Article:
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BIND Patch-A Palooza

Dyn Inc. Prevents BIND Denial of Service Vulnerability from Affecting Customers

Yesterday was an exciting day in the world of DNS. Lots of activity. Not all of it good.

So, when my cell phone rings 30 minutes after I left the office and I see it’s Dyn Inc. CTO Tom Daly, I know it’s going to be a long night. I was on my way to a softball game, but had my laptop with me just in case. He caught me before I left the driveway.

A vulnerability in BIND, the software we rely on at Dyn Inc. for our managed DNS services, was announced. A specially-crafted dynamic update message could cause a nameserver to crash. Was this what was behind some major DNS outages at ISPs and web hosting providers that broke name resolution for thousands of web sites yesterday?

Dyn Inc. customers were not affected. When we became aware of the vulnerability, we mobilized our network operations and development teams to make sure we would not be. Accompanying the vulnerability announcement was an implementation of the exploit, increasing the chances that one of our nameservers could fall victim to the exploit. We had to move fast to protect ourselves and prepare for any attack that might come our way.

At Dyn Inc. we run a customized version of BIND that lets us handle the volume of dynamic updates and zone changes that millions of customers depend on every day. It’s the beauty of open source that allows for that kind of innovation. Our primary developer behind these efforts likes to work in the shadows. But a patched version of the latest and greatest version was available to us within the hour.

Let the patching begin.

So begins the upgrade process which, following best practices, included some comprehensive testing. This is when one of our team members, who cut his tennis game short to come do some code-diving, realized that the issue was specific to master nameservers. A few quick tests to demonstrate the issue, and Tom was sharing this information with the community. The vulnerability update was modified to acknowledge this new information.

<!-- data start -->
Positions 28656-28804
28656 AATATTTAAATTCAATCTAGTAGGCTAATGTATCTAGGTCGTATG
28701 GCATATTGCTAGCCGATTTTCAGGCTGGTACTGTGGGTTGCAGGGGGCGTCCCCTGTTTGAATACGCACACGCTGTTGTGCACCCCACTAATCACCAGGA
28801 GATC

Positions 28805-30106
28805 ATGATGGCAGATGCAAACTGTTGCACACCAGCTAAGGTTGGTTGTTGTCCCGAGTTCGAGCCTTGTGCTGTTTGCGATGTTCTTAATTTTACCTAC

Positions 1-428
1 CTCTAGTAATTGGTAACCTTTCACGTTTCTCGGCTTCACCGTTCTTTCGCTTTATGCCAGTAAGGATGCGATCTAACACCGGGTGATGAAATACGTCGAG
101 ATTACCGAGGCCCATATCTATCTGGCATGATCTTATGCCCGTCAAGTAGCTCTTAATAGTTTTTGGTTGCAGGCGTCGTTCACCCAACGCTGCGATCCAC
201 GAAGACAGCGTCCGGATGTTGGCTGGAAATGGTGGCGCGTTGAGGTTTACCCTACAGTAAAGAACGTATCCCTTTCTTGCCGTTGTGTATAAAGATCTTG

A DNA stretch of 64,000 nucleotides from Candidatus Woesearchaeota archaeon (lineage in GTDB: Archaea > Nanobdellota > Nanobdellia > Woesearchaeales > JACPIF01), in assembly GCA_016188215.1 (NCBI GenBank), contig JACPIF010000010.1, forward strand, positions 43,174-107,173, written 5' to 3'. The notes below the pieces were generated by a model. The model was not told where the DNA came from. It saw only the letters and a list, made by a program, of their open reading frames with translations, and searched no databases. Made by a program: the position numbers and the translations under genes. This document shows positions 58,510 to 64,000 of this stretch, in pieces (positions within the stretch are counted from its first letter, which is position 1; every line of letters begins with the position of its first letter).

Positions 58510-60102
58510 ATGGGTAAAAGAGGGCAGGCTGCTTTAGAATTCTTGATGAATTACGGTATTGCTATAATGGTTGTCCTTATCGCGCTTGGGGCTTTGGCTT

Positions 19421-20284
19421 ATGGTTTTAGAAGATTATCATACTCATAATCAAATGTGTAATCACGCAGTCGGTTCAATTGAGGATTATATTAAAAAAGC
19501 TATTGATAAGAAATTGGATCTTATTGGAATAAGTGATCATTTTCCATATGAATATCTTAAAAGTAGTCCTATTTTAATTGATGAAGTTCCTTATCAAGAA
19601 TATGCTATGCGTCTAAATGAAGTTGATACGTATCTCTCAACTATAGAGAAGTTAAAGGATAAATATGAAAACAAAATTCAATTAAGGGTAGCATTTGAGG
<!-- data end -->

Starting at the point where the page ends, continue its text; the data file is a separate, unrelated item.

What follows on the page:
We also all let out a breath. We were quite relieved to discover that some specific architectural decisions we made in deploying BIND kept us safe from this particular exploit. We patched anyway. That’s how we roll.

Some may say that BIND is the problem. We disagree. The very nature of open source, where a distributed team of independent experts and stakeholders around the world could investigate problems, led to the quick and effective ability to squelch this bug. The Internet Systems Consortium (ISC), the organization responsible for coordinating the open source efforts on BIND and distributing the results, had patches to affected BIND versions available quickly. A timely announcement on the dns-operations mailing list got the information out to BIND system administrators paying attention. In our opinion, the net result of this process is more robust software (which is a good thing!), and we are all a little better off for having gone through the experience.

Over a post-mortem pint, Tom and I reflected on the number of nameservers our team patched over the course of the evening. Less than five hours after the ISC notice was posted, Dyn Inc. was fully patched. Not just our authoritative nameservers, either, but also the nameservers for our Spring Server VPS platform.

While all this was going on, the developers were quickly putting into place a vulnerability check. A previously mentioned tennis game was a victim here too. I encourage everyone to take a look. Are your nameservers vulnerable? Has your hosting company patched yet?

You can be sure that if your DNS is with Dyn Inc., the servers resolving your queries will not fall prey to this DoS vulnerability.

Many personal plans were interrupted to make sure we continue resolving the domains we’re responsible for. At Dyn Inc. “uptime is the bottom line”, and we all take personal responsibility for that.

Here’s a quick run-through of how to get BIND patched for those of you following along at home:

Download new BIND:

Get the build line from existing BIND:
/usr/local/sbin/named -V

Configure and install BIND:
tar -zxvf bind-9.6.1-P1.tar.gz
cd bind-9.6.1-P1
./configure (add build line from old BIND)
make install

Shutdown old BIND and wait for exit:
rndc stop

Startup new BIND:
/etc/rc.d/named start


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Whois: Lisa Hagemann

Lisa Hagemann is a Senior Automation Engineer at Oracle Dyn Global Business Unit, a pioneer in managed DNS and a leader in cloud-based infrastructure that connects users with digital content and experiences across a global internet.